Just another message! We have already experienced some fun things that we don’t want to keep from you.
We are busy making ourselves at home here. Everyone probably knows that there is no country in the world where the contrast between rich and poor is as great as in South Africa. We knew that too, but when you come here it is strange. Last night we went to the rural area for the first time. This is the place where the “poor” population lives. Until that moment we had actually only seen the rich part. The airport here is very beautiful, the parking lot has the latest BMWs, Mercedes and the occasional Porsche. Then when you drive on the highway it all still seems beautiful. However, as soon as you leave the city you slowly see some dark people walking on the side of the highway(!). There is also someone sitting here and there on a stool selling a few bunches of bananas or other things. However, that was it, we didn’t really feel like we were in Africa yet. It was almost more reminiscent of the South of France or something… Yesterday afternoon, however, we collected a large amount of meals that are regularly donated by the Toyota factory that is located here. These meals had to go to the soup kitchen where we (Simon and Renskje and later we) cook soup every Saturday and distribute food to the poorest people. As soon as we took the exit with our trunk full of food and drove a few hundred meters further, we were back in Africa. It seems as if you are driving through some kind of imaginary border where everything suddenly changes. Unpaved roads with many people walking, waving children and small houses. When we arrived at the soup kitchen, there were already about 75 children there who greeted us enthusiastically and were very happy with the food. We are back in Africa… a lot of poverty and often misery, a lot of work to do but still incredibly beautiful in a certain way… people who have ever been to Africa probably know what I mean. The others should come over
Today we drove past a number of tunnels. These tunnels are provided by Charibiz through a micro-credit. After installing the tunnel, there is a very good guidance process. The tunnels are located in the rural area and the owners are people who can use the extra income that comes from this. We have met many people with whom we can work together in the near future. It is clear that one owner is doing better in terms of renovation than the other. An important part of our work will therefore consist of structuring, discipline and training in entrepreneurship. At the end of the afternoon we drove past Jay to get acquainted. Jay and his family are originally Indians. They have come to faith and become members of the same church as Simon and Renskje (the Full Gospel Church in neighboring Scottburgh). Jay is a farmer and helps a lot with the tunnels with his knowledge and experience. We visited his farm, very difficult to describe what it looks like. It is well organized by African standards, but many Dutch farmers would feel like they are going back in time. Jay proudly showed how he built his farm in a short time and how everything works. The ladies from the summer project were also there and just before we left the conversation somehow turned to weapons. It is easy to get a gun permit here and Jay also has some firearms. He asked if we would like to give it a try, so a little later we were shooting some kind of semi-automatic pistol at a wooden board. We did that once too. Nice for once, but we don’t really feel the need to buy one of those ourselves yet haha. It may sound strange, but it is almost as common here as cycling in the Netherlands…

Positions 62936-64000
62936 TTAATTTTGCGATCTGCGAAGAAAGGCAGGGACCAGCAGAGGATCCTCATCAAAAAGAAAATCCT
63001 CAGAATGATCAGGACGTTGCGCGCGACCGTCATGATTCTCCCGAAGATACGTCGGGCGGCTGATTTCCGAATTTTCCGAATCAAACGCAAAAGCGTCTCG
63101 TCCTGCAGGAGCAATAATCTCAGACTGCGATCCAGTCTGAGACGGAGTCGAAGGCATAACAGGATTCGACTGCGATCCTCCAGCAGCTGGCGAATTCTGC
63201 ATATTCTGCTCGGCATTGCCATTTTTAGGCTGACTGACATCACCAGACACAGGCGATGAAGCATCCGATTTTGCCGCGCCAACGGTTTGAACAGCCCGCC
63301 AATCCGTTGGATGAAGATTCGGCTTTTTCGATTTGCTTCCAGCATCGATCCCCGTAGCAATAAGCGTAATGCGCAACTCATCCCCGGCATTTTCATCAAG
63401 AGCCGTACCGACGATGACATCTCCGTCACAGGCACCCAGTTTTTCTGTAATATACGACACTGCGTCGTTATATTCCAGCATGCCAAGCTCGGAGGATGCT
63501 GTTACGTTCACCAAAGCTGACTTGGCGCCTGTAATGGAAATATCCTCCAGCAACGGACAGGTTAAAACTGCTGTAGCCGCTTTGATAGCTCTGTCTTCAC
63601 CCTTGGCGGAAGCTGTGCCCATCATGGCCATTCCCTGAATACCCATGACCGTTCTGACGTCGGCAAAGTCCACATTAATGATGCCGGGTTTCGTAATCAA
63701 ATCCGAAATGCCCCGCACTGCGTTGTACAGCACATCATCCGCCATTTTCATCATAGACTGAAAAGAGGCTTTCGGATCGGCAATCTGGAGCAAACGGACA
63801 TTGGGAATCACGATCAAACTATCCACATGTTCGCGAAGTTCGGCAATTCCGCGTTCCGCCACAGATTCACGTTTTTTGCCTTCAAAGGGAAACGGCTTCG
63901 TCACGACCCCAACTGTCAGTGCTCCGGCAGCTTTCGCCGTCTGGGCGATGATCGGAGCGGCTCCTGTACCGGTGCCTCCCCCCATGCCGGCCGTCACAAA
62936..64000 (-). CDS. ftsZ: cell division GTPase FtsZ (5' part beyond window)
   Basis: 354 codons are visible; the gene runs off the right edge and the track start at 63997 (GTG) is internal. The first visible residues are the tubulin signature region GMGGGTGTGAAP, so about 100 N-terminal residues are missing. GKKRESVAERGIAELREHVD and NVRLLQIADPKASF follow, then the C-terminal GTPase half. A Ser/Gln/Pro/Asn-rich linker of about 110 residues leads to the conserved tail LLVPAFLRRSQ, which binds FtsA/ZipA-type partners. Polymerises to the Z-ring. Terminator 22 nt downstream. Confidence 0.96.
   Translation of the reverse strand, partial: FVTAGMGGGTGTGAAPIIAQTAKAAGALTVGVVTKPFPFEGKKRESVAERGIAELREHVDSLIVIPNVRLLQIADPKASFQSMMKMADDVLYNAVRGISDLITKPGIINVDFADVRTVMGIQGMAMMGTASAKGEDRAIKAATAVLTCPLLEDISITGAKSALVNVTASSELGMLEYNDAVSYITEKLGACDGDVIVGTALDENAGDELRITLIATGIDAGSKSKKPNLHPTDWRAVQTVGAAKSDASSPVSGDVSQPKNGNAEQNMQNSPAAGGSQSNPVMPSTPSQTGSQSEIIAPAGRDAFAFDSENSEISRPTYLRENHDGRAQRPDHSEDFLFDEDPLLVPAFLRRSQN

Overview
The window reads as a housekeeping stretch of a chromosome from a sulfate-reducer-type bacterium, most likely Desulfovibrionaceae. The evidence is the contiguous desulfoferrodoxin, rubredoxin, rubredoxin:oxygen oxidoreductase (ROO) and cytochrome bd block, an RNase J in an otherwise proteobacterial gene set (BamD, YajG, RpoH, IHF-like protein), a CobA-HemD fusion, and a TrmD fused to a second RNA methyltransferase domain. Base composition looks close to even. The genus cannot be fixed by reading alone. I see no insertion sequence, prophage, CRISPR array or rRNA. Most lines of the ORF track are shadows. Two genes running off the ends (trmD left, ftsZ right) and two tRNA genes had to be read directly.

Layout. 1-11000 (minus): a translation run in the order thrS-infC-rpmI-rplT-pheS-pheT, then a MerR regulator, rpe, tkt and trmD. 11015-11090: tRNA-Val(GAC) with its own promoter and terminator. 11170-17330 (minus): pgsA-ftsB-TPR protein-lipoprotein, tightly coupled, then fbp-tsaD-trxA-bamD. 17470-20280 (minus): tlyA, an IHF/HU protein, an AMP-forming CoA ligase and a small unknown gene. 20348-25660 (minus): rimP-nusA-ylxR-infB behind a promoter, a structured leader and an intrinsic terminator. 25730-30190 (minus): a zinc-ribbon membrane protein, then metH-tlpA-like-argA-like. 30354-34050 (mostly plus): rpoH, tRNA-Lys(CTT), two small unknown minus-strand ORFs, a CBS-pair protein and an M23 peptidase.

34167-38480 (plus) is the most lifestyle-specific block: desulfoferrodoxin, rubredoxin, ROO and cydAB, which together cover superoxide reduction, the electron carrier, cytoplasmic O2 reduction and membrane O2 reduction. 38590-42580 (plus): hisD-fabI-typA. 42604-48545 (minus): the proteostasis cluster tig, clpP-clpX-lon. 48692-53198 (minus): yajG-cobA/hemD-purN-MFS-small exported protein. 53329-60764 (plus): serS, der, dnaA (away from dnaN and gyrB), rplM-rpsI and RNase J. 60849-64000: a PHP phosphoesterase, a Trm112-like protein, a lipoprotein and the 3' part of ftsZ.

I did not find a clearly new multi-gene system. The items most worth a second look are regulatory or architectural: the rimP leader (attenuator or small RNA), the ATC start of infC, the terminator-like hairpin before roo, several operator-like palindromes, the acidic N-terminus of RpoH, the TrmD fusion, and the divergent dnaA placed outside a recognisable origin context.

Windshield wipers full throttle!
I still have to tell you this! Yesterday Baukje and I went away in the car for the first time, just the two of us. We drove in the Chinese, a small van, very funny, we will show you a photo again! In South Africa, of course, people drive on the left and that took some getting used to… at the first intersection I had the tendency to pass the cars on the other side (I’ve been doing it that way for 6 years anyway!) and when approaching the bend the windshield wipers went full throttle… those crazy Chinese also turned the levers for the turn signal and windshield wipers! Idiots! Driving on the left is now normal and tomorrow we will go out with the Chinese again to harvest at a number of tunnels!
Hugs and blessings,
Gerard and Baukje